godoggo: why don’t we step right’chere out on to the front porch, where I have a couple of rocking chairs lined up! Can I get you a ball canning jar full of sweet tea, maybe? No, I just thought this: “shring a bed with an arab” looked more like “shrimping” than sharing somehow. Probably I just am hungry for shrimp. We get very good shrimp in the May River, the water’s really clean. We have a ton of oysters too, but of course this isn’t the time to eat them. My girls went out crabbing with my dad and step-mom (and our blind pit-bull, who has her own personal life jacket, it is so cute. She can swim all right but she gets scared and of course she can’t see where she’s going.) Normally at the mouth of the creek where they were, at low tide, you just vaguely wave your chicken neck on a string over the side of the boat and then start pulling up crabs as fast as you can net them, but they didn’t catch any except a juvenile female, which they threw back. And a stingray. My girls were scared by the stingray (they didn’t get it up into the boat, obviously). It was distinctly odd, really.

The climate has changed so much there from when I was a girl. My dad used to tell me that while our tea olive would never be bigger than a camellia bush, in New Orleans they had tea olives that grew up as high as a tree! He said the houses had brick walls around the gardens like in Savannah, and sometimes at the back there were three or four tea olive trees that size. I could only imagine how good that would smell, especially at night if it were still, and was always really captivated by the idea–I wanted to go to N.O. just for that reason only! (for those who don’t know, which is all of you, to your great misfortune, they have shiny leaves much like a lime tree and tiny, tiny flowers that begin white and turn ivory. You can scarcely find them on the plant, they are so small. It smells like jasmine, and lemon and cold, unsalted butter, and wisteria, but cleaner and altogether more wonderful.) Ours is up as high as the flooring of the second story of our house now, and it doesn’t seem to be planning to stop.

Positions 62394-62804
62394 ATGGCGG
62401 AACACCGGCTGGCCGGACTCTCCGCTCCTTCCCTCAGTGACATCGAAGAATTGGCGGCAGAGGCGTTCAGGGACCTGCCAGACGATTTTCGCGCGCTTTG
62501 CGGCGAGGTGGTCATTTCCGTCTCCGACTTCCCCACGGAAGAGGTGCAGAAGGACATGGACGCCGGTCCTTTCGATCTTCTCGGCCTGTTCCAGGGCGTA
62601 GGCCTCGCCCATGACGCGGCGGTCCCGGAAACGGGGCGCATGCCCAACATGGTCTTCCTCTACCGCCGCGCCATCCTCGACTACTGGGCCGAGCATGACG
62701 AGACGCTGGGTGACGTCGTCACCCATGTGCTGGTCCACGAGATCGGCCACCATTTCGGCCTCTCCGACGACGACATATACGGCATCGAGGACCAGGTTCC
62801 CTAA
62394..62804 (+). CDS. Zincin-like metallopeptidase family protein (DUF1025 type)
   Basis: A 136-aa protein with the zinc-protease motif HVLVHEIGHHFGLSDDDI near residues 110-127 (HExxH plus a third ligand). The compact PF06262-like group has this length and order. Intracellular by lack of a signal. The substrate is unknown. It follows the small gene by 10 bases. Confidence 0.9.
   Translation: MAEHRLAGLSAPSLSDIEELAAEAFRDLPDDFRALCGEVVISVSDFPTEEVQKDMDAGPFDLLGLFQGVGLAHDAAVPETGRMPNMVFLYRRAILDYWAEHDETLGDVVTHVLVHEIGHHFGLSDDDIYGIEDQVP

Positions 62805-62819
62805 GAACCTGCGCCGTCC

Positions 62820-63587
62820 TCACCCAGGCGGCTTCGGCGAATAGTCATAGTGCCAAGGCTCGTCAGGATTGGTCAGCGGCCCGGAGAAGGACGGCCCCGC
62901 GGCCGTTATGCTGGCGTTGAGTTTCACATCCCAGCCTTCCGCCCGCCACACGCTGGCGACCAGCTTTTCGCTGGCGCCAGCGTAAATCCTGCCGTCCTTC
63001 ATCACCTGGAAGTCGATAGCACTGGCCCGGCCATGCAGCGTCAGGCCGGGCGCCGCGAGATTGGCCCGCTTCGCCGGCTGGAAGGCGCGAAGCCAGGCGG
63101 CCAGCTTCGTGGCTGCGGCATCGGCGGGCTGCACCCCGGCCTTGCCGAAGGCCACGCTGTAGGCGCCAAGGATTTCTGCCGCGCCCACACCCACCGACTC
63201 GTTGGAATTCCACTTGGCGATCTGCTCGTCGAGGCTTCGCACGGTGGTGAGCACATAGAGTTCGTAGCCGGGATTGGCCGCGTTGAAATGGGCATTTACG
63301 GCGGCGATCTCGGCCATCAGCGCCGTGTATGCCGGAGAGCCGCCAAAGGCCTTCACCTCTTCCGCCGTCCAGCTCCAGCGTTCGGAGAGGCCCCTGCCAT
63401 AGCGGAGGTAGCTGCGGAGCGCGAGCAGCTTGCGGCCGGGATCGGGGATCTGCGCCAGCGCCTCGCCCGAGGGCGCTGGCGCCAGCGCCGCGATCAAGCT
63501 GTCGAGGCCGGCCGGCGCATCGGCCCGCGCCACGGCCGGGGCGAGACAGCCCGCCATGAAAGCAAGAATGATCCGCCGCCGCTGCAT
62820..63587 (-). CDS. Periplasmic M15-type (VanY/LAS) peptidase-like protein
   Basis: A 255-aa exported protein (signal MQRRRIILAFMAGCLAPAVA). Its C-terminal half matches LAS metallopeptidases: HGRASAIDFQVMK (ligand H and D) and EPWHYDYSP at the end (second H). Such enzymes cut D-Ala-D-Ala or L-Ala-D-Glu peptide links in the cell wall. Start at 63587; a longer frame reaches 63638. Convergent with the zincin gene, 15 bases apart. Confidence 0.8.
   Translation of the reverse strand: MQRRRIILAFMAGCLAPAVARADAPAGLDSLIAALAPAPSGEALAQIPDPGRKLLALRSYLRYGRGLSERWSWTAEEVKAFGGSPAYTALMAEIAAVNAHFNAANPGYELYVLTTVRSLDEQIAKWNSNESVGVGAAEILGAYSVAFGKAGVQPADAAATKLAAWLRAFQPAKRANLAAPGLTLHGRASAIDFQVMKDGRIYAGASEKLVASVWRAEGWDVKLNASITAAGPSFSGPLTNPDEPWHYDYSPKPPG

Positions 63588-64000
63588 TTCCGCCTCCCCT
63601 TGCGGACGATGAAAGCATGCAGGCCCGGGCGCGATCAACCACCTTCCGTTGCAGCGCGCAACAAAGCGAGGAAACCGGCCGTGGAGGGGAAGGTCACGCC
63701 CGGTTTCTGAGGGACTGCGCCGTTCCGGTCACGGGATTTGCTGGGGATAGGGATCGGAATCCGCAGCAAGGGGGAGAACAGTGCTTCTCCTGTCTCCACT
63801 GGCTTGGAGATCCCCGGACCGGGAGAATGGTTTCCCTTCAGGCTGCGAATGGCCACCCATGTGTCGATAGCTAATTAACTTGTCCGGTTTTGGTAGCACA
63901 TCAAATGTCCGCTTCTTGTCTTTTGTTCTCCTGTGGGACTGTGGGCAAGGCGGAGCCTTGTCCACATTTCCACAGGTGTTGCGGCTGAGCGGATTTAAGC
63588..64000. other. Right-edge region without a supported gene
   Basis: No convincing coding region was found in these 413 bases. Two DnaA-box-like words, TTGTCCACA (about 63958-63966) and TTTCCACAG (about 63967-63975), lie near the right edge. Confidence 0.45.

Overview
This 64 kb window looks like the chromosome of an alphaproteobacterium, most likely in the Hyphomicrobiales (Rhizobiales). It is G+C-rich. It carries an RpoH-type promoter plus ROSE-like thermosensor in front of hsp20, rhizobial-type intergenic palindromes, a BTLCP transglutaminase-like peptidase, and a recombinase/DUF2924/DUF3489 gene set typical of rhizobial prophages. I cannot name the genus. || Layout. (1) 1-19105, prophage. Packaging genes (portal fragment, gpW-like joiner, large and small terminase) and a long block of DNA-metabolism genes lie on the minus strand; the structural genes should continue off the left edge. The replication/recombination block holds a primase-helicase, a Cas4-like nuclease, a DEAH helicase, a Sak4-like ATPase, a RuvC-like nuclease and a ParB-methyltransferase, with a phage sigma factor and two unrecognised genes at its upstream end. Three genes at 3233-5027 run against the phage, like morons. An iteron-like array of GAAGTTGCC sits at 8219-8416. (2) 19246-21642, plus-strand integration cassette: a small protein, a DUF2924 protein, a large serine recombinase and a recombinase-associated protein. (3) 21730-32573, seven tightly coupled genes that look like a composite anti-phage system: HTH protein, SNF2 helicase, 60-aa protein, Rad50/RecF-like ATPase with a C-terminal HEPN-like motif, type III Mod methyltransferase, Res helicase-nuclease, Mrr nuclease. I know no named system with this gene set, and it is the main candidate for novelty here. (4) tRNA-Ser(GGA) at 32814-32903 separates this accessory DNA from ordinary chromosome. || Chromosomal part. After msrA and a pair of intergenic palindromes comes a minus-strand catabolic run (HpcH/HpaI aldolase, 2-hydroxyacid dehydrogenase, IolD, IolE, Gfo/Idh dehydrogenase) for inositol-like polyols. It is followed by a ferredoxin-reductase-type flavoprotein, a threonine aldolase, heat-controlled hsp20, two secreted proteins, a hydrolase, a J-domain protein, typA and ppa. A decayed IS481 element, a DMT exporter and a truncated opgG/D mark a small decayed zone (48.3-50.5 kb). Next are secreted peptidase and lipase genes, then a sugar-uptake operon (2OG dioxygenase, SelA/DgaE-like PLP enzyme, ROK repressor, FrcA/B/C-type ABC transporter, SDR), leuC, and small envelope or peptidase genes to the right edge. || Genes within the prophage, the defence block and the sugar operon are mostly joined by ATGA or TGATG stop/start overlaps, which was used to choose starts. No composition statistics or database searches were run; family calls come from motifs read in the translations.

152

Belle Waring 08.11.13 at 11:28 am

Thank you Alan, you are a sweetheart!

153

Ronan(rf) 08.11.13 at 12:52 pm

“(I’d suspect Ronan, too, but s/he’s too stylistically different).”

Ehh, na.
I am a little embarrassed, however, at having tried to sell myself as some class of authority on sales practices in Swiss boutiques, or more generally on racism in Europe. I’ve never even been to Switzerland, afaicr
Still think the Oprah situation is some weak tea though.

154

Random Lurker 08.11.13 at 3:03 pm

@Oprah Winfrey subtread
” at least, unless the clerk steps forward with a differing account, which seems unlikely in this case.” [chris 143]

According to italian newspaper La Repubblica (article in italian:
http://www.repubblica.it/esteri/2013/08/11/news/winfrey_parla_la_commessa_verso_oprah_nessun_razzismo-64624627/
)
the clerk (who is not swiss but an italian woman working in Switzerland, “Adriana N.”) released an interview to the “SonntagsBlick” (I suppose this is a swiss newspaper in german).
The story according to the clerk according to La Repubblica:

– O.W. entered the shop with a man, either a friend or a bodyguard, and said that she had never been in a swiss shop before, and that she wanted to have look around;
– The clerk didn’t really know what to do, and opted to show some “Jennifer Aniston” style bags, that are apparently fashionable today.